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The first reported cases of the AIDS epidemic were on June 5, 1981, when the Centers for Disease Control and Prevention published a report of five cases of rare "pneumonia."
June 5 marks HIV Long Term Survivors Day. The first reported cases of the AIDS epidemic were on June 5, 1981, when the Centers for Disease Control and Prevention published a report of five cases of rare "pneumonia." As we remember the lives lost, we recommit to working with our partners & supporters to end the dual epidemics of HIV, AIDS & HIV-related stigma.
Post submitted by Charlie Ferrusi, a HIV 360° alumnus. He is currently a Program Manager at the New York State Department of Health, AIDS Institute, working within the Bureau of HIV Ambulatory Care Services (BHACS) Retention and Adherence Program (RAP).
For nearly seven years, I have devoted my young adult life to combating HIV and AIDS and improving the health of LGBTQ people. Growing up in rural upstate New York, I often interacted with older adults, some of whom were living with HIV, all of whom lived through the epidemic. Talking with survivors about the early years of AIDS has helped shape my academic pursuits and fuel my career working in HIV prevention, treatment, and care. As a public health and social justice activist, I bring my passion and energy to state government in hopes of opening minds, holding people accountable, bringing new voices to the table, and instilling a sense of urgency in the people around me.
I originally applied to the HIV 360° Fellowship Program to improve my leadership and non-profit managerial skills. Additionally, I wanted to obtain professional insight and mentorship, as well as the opportunity to implement a community service project in the Hudson Valley. The support and funding that I received from the HRC Foundation has helped to bring an innovative and transformative program to the Hudson Valley region - The Link Project.
The Link Project connects people living with HIV and AIDS who are age 50 or older with emerging young leaders in the Hudson Valley. This is achieved by coordinating a series of community events and facilitated intergenerational conversations centered on HIV and AIDS and LGBTQ identity. During this time, people of varying ages are invited to build mutually beneficial and sustainable relationships with others in the room. Across the nation, many older PLWHA continue to feel invisible. The situation is even worse in rural areas, like the Hudson Valley region, where fewer resources and waning support have left many older PLWHA struggling with depression, addiction, isolation, stress, and suicidal ideation. The Hudson Valley region continues to experience a lack of appropriate HIV and LGBTQ services, geographic isolation, and ongoing HIV-related stigma and discrimination.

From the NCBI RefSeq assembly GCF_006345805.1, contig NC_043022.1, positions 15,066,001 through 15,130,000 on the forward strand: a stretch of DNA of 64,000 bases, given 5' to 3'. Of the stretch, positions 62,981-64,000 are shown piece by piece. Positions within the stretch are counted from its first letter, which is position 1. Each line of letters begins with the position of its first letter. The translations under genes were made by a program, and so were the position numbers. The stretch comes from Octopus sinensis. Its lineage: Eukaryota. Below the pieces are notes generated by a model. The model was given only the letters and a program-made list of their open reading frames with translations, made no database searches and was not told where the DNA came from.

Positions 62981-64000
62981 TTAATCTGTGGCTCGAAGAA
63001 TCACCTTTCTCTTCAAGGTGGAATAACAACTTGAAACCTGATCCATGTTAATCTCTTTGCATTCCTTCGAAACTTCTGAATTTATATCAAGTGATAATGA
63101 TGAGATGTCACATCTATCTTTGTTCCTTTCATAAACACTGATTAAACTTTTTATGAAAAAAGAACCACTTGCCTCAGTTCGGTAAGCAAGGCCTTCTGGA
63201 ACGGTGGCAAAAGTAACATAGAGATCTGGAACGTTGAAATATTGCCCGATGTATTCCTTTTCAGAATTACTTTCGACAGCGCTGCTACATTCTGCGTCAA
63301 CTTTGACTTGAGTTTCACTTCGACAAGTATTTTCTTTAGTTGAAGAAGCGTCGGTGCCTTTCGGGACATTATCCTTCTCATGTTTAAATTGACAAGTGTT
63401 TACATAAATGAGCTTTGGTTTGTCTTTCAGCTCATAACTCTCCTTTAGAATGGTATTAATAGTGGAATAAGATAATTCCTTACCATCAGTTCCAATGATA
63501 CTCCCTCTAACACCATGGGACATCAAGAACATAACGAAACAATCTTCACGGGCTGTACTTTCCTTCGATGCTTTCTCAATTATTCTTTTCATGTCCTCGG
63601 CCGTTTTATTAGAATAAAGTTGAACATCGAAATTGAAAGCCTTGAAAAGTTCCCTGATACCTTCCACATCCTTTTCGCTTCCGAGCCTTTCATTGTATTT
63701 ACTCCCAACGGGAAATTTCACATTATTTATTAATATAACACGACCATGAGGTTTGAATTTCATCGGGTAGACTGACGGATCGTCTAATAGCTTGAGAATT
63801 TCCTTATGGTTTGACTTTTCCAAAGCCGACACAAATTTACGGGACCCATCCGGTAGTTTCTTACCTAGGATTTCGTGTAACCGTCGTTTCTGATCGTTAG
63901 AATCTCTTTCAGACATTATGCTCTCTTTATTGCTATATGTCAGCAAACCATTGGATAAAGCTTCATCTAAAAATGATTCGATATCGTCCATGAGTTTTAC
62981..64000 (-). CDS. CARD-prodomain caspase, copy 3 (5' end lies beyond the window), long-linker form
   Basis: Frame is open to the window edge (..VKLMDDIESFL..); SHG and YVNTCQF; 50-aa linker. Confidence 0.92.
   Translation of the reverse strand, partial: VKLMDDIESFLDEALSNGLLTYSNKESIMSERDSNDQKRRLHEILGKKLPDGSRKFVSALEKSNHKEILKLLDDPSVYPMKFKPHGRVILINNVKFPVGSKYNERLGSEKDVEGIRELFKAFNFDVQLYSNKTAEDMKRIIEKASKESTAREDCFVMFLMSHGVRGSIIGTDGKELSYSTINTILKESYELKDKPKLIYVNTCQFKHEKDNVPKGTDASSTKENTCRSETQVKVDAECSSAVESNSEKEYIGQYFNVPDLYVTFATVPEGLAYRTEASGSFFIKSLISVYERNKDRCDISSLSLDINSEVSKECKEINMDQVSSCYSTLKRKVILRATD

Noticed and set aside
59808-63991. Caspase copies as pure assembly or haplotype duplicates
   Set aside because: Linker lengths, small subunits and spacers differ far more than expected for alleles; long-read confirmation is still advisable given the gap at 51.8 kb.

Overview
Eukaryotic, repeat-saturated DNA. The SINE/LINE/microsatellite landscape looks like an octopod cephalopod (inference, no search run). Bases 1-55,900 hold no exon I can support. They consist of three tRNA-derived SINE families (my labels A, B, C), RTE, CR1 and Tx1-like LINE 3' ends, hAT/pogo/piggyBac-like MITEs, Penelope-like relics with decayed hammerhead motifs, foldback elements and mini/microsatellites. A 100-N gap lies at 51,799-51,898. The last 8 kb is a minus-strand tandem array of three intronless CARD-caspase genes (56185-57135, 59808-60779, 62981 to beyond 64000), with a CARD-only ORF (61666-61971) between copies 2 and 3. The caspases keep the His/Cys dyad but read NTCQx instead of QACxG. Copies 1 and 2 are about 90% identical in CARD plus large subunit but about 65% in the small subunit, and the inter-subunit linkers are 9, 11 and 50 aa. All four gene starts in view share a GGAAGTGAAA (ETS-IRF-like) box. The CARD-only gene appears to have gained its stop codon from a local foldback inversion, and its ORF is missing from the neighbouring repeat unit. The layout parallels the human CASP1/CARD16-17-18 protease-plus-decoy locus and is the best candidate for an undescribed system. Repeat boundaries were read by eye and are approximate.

Through this project, we hope to provide long term survivors of HIV and AIDS in the Hudson Valley with emotional and social support, companionship, and community-building opportunities. The support and funding that I received from the HRC Foundation has helped to bring an innovative and transformative program to the Hudson Valley region. By participating in the HIV 360° Fellowship Program, I have acquired the necessary skills to successfully design, implement, and evaluate a public health project. Additionally, I was able to navigate this experience alongside an intelligent and passionate group of fellows and program managers.
Developed with support from the Elton John AIDS Foundation and HRC Foundation’s HIV 360° Fellowship Program, The Link Project convenes multi-generational mixers and drag shows in the Hudson Valley area. Charlie Ferrusi has been able to procure additional funding from Gilead Sciences to sustain The Link Project.
For more information on HRC Foundation’s work to end HIV and HIV-related stigma, click here.